Database Tuning

Book description


Tuning your database for optimal performance means more than following a few short steps in a vendor-specific guide. For maximum improvement, you need a broad and deep knowledge of basic tuning principles, the ability to gather data in a systematic way, and the skill to make your system run faster. This is an art as well as a science, and Database Tuning: Principles, Experiments, and Troubleshooting Techniques will help you develop portable skills that will allow you to tune a wide variety of database systems on a multitude of hardware and operating systems. Further, these skills, combined with the scripts provided for validating results, are exactly what you need to evaluate competing database products and to choose the right one.

  • Forward by Jim Gray, with invited chapters by Joe Celko and Alberto Lerner
  • Includes industrial contributions by Bill McKenna (RedBrick/Informix), Hany Saleeb (Oracle), Tim Shetler (TimesTen), Judy Smith (Deutsche Bank), and Ron Yorita (IBM)
  • Covers the entire system environment: hardware, operating system, transactions, indexes, queries, table design, and application analysis
  • Contains experiments (scripts available on the author's site) to help you verify a system's effectiveness in your own environment
  • Presents special topics, including data warehousing, Web support, main memory databases, specialized databases, and financial time series
  • Describes performance-monitoring techniques that will help you recognize and troubleshoot problems

Table of contents

  1. Front Cover
  2. Database Tuning: Principles, Experiments, and Troubleshooting Techniques
  3. Copyright Page
  4. Foreword
  5. Contents (1/2)
  6. Contents (2/2)
  7. Preface (1/2)
  8. Preface (2/2)
  9. CHAPTER 1. BASIC PRINCIPLES
    1. 1.1 The Power of Principles
    2. 1.2 Five Basic Principles
    3. 1.3 Basic Principles and Knowledge
  10. CHAPTER 2. TUNING THE GUTS
    1. 2.1 Goal of Chapter
    2. 2.2 Locking and Concurrency Control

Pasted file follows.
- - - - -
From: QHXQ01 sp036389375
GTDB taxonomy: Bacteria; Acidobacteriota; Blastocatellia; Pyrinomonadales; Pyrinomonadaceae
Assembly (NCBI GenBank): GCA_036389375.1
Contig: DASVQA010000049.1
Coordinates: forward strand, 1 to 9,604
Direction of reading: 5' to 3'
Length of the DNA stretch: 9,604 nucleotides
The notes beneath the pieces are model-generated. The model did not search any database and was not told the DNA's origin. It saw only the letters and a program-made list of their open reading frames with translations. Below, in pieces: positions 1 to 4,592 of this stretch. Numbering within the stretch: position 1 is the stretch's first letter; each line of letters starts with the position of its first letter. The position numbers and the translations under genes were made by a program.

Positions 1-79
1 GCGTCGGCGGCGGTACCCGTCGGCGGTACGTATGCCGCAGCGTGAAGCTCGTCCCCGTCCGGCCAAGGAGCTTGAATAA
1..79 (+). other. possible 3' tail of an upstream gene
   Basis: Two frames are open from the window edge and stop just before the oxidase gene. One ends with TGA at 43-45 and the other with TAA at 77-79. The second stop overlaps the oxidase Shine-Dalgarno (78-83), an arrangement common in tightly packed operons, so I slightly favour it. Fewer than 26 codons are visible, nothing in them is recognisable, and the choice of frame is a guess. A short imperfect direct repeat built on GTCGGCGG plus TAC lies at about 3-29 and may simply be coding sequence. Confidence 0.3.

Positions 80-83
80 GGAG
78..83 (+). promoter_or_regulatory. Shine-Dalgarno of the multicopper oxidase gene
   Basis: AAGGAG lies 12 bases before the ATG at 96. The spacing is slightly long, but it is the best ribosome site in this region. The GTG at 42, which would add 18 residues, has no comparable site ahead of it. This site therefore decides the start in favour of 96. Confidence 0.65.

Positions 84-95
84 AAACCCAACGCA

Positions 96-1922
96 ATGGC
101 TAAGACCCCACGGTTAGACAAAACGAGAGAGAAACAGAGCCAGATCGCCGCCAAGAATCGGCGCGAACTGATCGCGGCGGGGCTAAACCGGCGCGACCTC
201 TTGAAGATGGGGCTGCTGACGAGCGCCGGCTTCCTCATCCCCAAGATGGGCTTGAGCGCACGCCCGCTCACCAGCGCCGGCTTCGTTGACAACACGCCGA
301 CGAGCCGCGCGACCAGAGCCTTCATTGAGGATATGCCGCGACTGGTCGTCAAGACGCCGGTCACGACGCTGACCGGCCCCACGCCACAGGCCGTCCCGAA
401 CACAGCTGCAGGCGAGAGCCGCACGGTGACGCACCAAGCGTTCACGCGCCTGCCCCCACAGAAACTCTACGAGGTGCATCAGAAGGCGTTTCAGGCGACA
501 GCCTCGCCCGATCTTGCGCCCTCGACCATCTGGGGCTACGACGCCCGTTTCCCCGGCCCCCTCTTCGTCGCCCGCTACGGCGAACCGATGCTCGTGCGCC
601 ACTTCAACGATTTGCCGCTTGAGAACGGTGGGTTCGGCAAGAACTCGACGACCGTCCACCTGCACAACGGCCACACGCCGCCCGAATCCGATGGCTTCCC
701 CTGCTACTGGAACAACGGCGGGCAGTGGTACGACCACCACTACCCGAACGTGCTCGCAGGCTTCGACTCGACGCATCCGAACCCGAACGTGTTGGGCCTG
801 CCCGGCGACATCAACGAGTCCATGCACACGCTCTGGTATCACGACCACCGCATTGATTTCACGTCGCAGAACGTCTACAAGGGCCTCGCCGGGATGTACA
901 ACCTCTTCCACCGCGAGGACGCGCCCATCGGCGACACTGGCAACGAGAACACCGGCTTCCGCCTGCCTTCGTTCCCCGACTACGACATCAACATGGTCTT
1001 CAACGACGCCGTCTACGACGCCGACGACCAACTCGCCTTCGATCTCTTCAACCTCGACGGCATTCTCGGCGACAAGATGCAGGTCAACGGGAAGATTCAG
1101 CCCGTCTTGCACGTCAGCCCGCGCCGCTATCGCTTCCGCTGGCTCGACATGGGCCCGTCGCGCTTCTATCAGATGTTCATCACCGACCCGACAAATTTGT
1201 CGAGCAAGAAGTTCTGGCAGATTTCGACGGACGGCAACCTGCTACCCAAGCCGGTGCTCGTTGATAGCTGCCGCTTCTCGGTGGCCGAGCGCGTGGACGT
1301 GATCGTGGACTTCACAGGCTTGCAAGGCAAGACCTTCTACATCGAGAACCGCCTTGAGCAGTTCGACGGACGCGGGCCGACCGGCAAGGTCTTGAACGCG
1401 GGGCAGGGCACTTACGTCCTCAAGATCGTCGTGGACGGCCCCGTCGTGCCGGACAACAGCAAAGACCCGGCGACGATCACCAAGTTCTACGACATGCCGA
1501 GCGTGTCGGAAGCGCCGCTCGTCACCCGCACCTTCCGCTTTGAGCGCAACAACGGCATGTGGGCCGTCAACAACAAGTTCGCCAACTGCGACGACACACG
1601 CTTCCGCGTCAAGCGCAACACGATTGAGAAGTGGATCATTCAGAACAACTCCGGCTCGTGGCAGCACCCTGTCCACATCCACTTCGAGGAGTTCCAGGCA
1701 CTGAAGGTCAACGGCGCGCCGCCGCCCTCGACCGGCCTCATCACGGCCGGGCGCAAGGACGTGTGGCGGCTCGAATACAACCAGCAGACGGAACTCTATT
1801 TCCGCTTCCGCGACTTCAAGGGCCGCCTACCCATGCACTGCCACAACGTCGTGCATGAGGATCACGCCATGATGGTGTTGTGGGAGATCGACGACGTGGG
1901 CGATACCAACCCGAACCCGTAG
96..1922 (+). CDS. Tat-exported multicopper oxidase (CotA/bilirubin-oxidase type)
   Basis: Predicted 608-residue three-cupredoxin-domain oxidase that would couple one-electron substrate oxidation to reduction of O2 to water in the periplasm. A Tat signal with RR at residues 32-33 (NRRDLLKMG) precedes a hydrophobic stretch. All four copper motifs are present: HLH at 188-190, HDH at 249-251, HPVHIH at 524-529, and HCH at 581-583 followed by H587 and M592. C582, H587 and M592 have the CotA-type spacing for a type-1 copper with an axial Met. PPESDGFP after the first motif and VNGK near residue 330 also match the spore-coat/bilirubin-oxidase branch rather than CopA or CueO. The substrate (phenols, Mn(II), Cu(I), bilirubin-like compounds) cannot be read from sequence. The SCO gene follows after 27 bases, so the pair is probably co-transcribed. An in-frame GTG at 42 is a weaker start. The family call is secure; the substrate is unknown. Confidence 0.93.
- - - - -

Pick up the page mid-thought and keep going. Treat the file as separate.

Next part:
3. 2.3 Logging and the Recovery Subsystem (1/3)
    4. 2.3 Logging and the Recovery Subsystem (2/3)
    5. 2.3 Logging and the Recovery Subsystem (3/3)
    6. 2.4 Operating System Considerations (1/2)
    7. 2.4 Operating System Considerations (2/2)
    8. 2.5 Hardware Tuning (1/3)
    9. 2.5 Hardware Tuning (2/3)
    10. 2.5 Hardware Tuning (3/3)
    11. Bibliography
    12. Exercises
  11. CHAPTER 3. INDEX TUNING
    1. 3.1 Goal of Chapter
    2. 3.2 Types of Queries
    3. 3.3 Key Types
    4. 3.4 Data Structures
    5. 3.5 Sparse Versus Dense Indexes
    6. 3.6 To Cluster or Not to Cluster (1/3)
    7. 3.6 To Cluster or Not to Cluster (2/3)
    8. 3.6 To Cluster or Not to Cluster (3/3)
    9. 3.7 Joins, Foreign Key Constraints, and Indexes
    10. 3.8 Avoid Indexes on Small Tables
    11. 3.9 Summary: Table Organization and Index Selection
    12. 3.10 Distributing the Indexes of a Hot Table
    13. 3.11 General Care and Feeding of Indexes
    14. Bibliography
    15. Exercises (1/2)
    16. Exercises (2/2)
  12. CHAPTER 4. TUNING RELATIONAL SYSTEMS
    1. 4.1 Goal of Chapter
    2. 4.2 Table Schema and Normalization (1/3)
    3. 4.2 Table Schema and Normalization (2/3)
    4. 4.2 Table Schema and Normalization (3/3)
    5. 4.3 Clustering Two Tables
    6. 4.4 Aggregate Maintenance
    7. 4.5 Record Layout
    8. 4.6 Query Tuning (1/3)
    9. 4.6 Query Tuning (2/3)
    10. 4.6 Query Tuning (3/3)
    11. 4.7 Triggers
    12. Bibliography
    13. Exercises